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Planning and Investing for Inflation

Inflation is affecting us all. Home buyers and families saving for college certainly saw the cost of those big goals grow at an alarming pace. For the most part, though, increases in the cost of day-to-day living seemed pretty tame. Until recently.

While homeowners may not be affected by home price inflation, the cost of home renovations (when you can find a contractor) have caused many to put their projects on hold.

If you're renting or searching for a home, you're probably not surprised to hear those rents have increased 10 percent nationwide and home purchase prices are up nearly 20 percent over last year.

So, how can you manage your financial plan and invest your portfolio to stay ahead of inflation?

Plan ahead!


  • Money market and savings accounts pay such low interest that after taxes and inflation, your money is shrinking in value.
  • If your portfolio is small or you just like having savings tucked away separately from your portfolio, check out for a list of higher paying money markets or CDs.
  • If you have a good bead on your monthly expenses, you can more easily hold less emergency cash.
  • If you're fortunate enough to have a portfolio invested in 30-40 percent or more fixed income, you can hold less emergency cash because you have liquidity to allow withdrawals for unexpected expenses.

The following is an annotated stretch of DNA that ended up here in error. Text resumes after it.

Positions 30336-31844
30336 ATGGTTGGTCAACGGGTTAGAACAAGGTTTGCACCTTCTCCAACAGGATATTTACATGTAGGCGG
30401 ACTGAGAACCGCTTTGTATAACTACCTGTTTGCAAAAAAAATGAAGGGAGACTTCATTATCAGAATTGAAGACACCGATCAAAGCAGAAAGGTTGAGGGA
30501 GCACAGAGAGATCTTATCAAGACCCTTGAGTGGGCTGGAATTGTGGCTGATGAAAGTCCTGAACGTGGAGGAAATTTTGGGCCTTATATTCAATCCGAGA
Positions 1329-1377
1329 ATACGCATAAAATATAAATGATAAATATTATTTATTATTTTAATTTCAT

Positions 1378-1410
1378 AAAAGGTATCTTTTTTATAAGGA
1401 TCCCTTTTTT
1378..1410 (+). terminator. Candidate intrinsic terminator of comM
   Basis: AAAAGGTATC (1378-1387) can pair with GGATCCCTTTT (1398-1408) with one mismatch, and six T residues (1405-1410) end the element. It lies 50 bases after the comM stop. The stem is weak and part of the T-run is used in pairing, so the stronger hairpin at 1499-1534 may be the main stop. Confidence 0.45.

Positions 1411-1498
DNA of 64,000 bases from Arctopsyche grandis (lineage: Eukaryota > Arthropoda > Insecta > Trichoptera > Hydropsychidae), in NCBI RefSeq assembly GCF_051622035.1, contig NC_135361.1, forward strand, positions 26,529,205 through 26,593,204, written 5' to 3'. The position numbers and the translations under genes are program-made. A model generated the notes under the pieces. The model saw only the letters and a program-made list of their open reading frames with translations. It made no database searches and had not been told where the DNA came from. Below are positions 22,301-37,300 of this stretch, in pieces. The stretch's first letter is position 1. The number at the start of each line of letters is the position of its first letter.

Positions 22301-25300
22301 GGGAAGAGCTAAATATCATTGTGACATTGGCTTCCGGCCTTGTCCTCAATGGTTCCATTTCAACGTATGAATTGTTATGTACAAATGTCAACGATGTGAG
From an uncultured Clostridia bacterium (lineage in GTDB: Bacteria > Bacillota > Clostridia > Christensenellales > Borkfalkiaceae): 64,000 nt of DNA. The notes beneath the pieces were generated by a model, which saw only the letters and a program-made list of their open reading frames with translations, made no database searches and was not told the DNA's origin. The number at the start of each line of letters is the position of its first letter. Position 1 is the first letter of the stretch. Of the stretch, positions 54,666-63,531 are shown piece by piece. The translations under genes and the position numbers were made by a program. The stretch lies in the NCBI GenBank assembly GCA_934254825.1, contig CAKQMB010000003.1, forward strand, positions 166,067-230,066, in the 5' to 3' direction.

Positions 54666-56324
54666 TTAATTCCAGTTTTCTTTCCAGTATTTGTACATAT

Investment diversification

  • Your stock funds can be a big help against inflation. Now is a good time to check your portfolio asset allocation if you haven't rebalanced in the past 12 months. You may find that your portfolio is over weighted towards stocks. If that's the case, it's time to sell some stock funds and buy bond funds to rebalance.
  • Bond funds can struggle a bit as the business cycle matures and inflation starts to loom. As interest rates start to go up (or threaten to increase) bonds can lose value. This isn't a reason to sell them, but it is a reason to look more closely at the funds you own.
  • The duration of the bond fund is an important measure. Duration is a measure of the interest rate risk or inflation risk in your bond fund. The duration combines the fund's maturity and interest rate as one easy-to-use measure. You can find your bond fund's duration on its profile at If we'd done an Investment Recommendation for you, your bond portfolio duration (the inflation risk of all your bond funds taken together) is listed in the Recommendation report. In inflationary times, we like to keep bond portfolios around 5-6 years in duration to limit inflation risk.

TIPS and IBonds

  • TIPS are Treasury Inflation Protected Securities. IBonds are Series I Savings Bonds. You can get both through
  • TIPS pay a fixed rate of interest. The principal value of the bond changes with inflation so that the money returned at maturity has kept up with inflation.
  • TIPS are available through mutual funds, exchange-traded funds (ETFs), and individually. Their interest income and growth in principal is exempt from state and local taxes.
  • IBonds have 2 interest rates
    • A fixed rate, currently at 0 percent.
    • A variable rate that changes every 6 months.
  • Currently, the variable rate is an annualized 7.12 percent. So if you buy a bond between now and April 2022, you'll earn 3.56 percent over the first 6 months until the rate resets.
  • You can purchase a limit of $10,000 in IBonds per year per person, held electronically in a Treasury Direct account.
  • You can purchase up to $5,000 in paper IBonds using your federal tax refund.